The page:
Texas Primary Pulmonary Hypertension (PPH) Attorney Jason Coomer commonly works with other SSRI Birth Defect lawyers throughout Texas and the United States including Houston Primary Pulmonary Hypertension in Newborns (PPHN) Lawyers, Boston SSRI Antidepressant Birth Defect Lawyers, San Antonio Primary Pulmonary Hypertension in Newborns (PPHN) Lawyers, Dallas Defective Medication Lawyers, and other Austin Dangerous Drug Attorneys.  By sharing information and working together, his law firm and other firms throughout Texas and the United States are able to provide better representation for there clients.  

If you or a loved one is taking a SSRI antidepressant during pregnancy or took Zoloft, Paxil, Prozac, or another SSRI antidepressant drug during pregnancy and have had a child with primary pulmonary hypertension (PPH), Primary Pulmonary Hypertension in Newborns (PPHN), or other birth defects, it is important to seek medical assistance and advice.  If you have questions about a potential SSRI Birth Defect Lawsuit, feel free to e-mail any questions you might have to toxicdose@texaslawyers.com or go to the following web page with additional information on SSRI Birth Defect Lawsuits, Spina Bifida Birth Defect Lawsuit and Antidepressant Neural Tube Birth Defect Lawsuit.

SSRI Birth Defects, Primary Pulmonary Hypertension (PPH), Primary Pulmonary Hypertension of a Newborn, and other Potential Health Problems

Primary Pulmonary Hypertension (PPH) is a disorder of the lungs in which the arteries are severely restricted, causing the blood pressure in the pulmonary artery of the heart to rise to excessive levels. Blood flow is restricted and oxygen levels in the blood are suppressed.

Primary Pulmonary Hypertension (PPH) is a rare disease in the statistical sense, in that there are between one and two cases of Primary Pulmonary Hypertension (PPH) per million residents of the United States, which results in 300 new cases per year. However, recent studies show that Primary Pulmonary Hypertension (PPH) may be more prevalent than once thought as many cases have gone undiagnosed and the number of cases appear to be on the rise.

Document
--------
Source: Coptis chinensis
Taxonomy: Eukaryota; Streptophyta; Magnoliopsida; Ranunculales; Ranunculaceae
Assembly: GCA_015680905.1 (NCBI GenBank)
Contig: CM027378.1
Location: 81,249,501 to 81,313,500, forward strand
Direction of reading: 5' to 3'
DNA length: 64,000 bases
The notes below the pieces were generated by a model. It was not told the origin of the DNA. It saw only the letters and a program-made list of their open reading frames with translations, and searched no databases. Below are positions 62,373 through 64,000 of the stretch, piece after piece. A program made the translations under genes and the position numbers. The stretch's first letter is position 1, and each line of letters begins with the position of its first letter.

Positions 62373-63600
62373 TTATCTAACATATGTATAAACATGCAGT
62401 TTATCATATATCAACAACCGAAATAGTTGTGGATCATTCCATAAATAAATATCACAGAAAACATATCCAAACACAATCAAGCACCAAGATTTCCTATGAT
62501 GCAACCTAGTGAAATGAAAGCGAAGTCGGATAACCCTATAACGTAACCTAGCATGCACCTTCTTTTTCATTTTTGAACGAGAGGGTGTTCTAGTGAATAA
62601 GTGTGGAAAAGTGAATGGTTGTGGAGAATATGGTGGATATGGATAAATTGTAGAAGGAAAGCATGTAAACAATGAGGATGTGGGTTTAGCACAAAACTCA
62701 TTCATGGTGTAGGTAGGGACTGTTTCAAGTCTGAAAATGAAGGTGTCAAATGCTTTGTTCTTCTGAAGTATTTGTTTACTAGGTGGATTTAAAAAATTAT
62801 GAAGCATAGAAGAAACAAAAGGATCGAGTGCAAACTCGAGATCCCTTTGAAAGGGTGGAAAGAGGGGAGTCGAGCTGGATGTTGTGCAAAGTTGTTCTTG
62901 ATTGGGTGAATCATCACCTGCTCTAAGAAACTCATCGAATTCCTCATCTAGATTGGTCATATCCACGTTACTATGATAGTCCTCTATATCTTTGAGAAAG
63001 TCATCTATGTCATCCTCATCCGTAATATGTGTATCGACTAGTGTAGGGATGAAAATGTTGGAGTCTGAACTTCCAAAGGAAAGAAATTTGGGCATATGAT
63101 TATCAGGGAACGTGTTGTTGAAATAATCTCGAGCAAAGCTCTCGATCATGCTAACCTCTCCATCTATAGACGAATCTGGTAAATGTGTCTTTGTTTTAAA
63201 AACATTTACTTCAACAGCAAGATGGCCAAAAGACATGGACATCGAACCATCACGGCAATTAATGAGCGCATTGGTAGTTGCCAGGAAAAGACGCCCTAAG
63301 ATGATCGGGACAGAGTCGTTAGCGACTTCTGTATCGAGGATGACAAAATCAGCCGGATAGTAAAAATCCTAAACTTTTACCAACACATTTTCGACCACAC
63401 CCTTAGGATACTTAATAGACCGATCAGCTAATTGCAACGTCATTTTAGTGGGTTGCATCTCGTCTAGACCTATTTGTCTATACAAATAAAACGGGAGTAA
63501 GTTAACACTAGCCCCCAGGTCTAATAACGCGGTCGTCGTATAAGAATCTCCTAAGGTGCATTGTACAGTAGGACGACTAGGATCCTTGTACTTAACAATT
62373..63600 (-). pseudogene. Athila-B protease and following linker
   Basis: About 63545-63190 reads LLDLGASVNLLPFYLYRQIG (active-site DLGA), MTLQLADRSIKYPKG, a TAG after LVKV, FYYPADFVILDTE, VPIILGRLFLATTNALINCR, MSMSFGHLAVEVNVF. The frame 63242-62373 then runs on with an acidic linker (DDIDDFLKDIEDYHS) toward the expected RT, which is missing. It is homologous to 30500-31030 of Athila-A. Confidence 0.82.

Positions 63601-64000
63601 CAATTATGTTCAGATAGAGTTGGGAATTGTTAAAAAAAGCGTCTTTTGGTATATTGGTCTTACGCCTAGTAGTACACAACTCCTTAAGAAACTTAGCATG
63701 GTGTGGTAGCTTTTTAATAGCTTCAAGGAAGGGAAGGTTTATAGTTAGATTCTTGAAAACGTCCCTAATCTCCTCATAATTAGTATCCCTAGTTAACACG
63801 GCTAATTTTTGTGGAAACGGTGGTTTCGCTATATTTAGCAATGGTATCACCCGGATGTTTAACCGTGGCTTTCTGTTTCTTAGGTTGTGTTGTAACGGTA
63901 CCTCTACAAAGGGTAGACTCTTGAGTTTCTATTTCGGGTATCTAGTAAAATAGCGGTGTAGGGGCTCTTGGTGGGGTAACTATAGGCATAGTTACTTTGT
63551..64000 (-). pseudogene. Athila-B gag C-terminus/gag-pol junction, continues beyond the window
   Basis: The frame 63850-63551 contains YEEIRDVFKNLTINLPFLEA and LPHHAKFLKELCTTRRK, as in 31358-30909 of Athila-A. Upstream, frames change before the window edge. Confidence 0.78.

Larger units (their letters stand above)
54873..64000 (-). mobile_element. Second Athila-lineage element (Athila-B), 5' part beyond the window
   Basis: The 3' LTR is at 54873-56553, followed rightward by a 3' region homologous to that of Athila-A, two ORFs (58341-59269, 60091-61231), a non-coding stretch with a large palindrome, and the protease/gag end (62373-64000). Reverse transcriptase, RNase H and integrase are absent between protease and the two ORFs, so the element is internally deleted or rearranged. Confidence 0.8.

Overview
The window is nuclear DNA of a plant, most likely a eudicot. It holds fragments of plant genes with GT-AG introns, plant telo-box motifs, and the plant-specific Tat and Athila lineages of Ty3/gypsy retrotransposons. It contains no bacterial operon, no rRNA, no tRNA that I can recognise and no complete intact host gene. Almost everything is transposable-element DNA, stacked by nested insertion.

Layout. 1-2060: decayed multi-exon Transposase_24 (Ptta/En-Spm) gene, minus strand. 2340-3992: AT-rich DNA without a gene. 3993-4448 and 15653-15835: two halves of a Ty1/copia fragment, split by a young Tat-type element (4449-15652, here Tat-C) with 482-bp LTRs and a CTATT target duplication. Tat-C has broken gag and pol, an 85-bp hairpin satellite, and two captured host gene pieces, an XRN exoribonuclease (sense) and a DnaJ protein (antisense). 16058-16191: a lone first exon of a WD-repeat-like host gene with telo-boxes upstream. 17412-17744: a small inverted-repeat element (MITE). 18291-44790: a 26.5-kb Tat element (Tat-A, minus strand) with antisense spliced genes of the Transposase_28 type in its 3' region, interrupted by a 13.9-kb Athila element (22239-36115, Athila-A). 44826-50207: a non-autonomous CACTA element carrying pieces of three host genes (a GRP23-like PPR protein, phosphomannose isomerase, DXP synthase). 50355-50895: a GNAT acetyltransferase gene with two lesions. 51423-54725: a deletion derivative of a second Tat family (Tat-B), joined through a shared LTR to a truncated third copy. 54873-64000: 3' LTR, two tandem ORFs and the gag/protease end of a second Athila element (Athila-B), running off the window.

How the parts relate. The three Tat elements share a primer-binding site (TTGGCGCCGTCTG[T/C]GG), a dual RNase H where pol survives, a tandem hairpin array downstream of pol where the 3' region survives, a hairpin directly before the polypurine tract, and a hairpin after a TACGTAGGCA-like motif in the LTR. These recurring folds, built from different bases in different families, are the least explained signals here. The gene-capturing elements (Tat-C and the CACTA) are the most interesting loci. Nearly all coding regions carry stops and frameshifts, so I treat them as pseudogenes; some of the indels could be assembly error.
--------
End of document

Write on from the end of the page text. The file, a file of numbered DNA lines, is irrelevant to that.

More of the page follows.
Persistent
Pulmonary Hypertension in Newborns (PPHN) starts while the baby is in the womb.  It is thought that the SSRI antidepressants effect the baby's natural development.  During pregnancy circulation is handled by the placenta and does not go through the lungs, but after birth, the baby's circulation switches over from the ductus arteriosus (which now closes) to the lungs.  However, in a baby born with Persistent Pulmonary Hypertension in Newborns (PPHN), the ductus arteriosus stays open and the baby's blood flow continues to bypass the lungs. Because the blood does not enter the lungs, it returns to the heart very low in oxygen causing serious health problems.  The baby's organs, such as the brain, kidneys and liver quickly become stressed due to lack of oxygen. Persistent Pulmonary Hypertension in Newborns (PPHN) is usually diagnosed within 12 hours of delivery.

Persistent pulmonary hypertension of the newborn is a cardiopulmonary disorder characterized by systemic arterial hypoxemia secondary to elevated pulmonary vascular resistance with resultant shunting of pulmonary blood flow to the systemic circulation. This pathophysiologic syndrome has been variously described as: Persistent pulmonary vascular obstruction, Persistent fetal circulation, Pulmonary vasospasm, Neonatal pulmonary ischemia, Persistent transitional circulation.

Persistent pulmonary hypertension of the newborn (PPHN) is the result of elevated pulmonary vascular resistance to the point that venous blood is diverted to some degree through fetal channels (i. e. the ductus arteriosus and foramen ovale) into the systemic circulation and bypassing the lungs, resulting in systemic arterial hypoxemia.

This disorder can be classified into three forms dependent on the likely etiology of the pulmonary hypertension: PPHN associated with pulmonary parenchymal disease, such as hyaline membrane disease, meconium aspiration, or transient tachypnea of the newborn as the cause of alveolar hypoxia known as secondary PPHN or appropriate PPHN  alveolar oxygen tension appears to be the major determinant of pulmonary artery vasoconstriction. PPHN with radiographically normal lungs and no evidence of parenchymal disease frequently called Persistent Fetal Circulation (PFC), or primary or inappropriate PPHN. PPHN associated with hypoplasia of the lungs most often in the form of diaphragmatic hernia associated with an anatomic reduction in capillary number in addition to the pathophysiology listed above.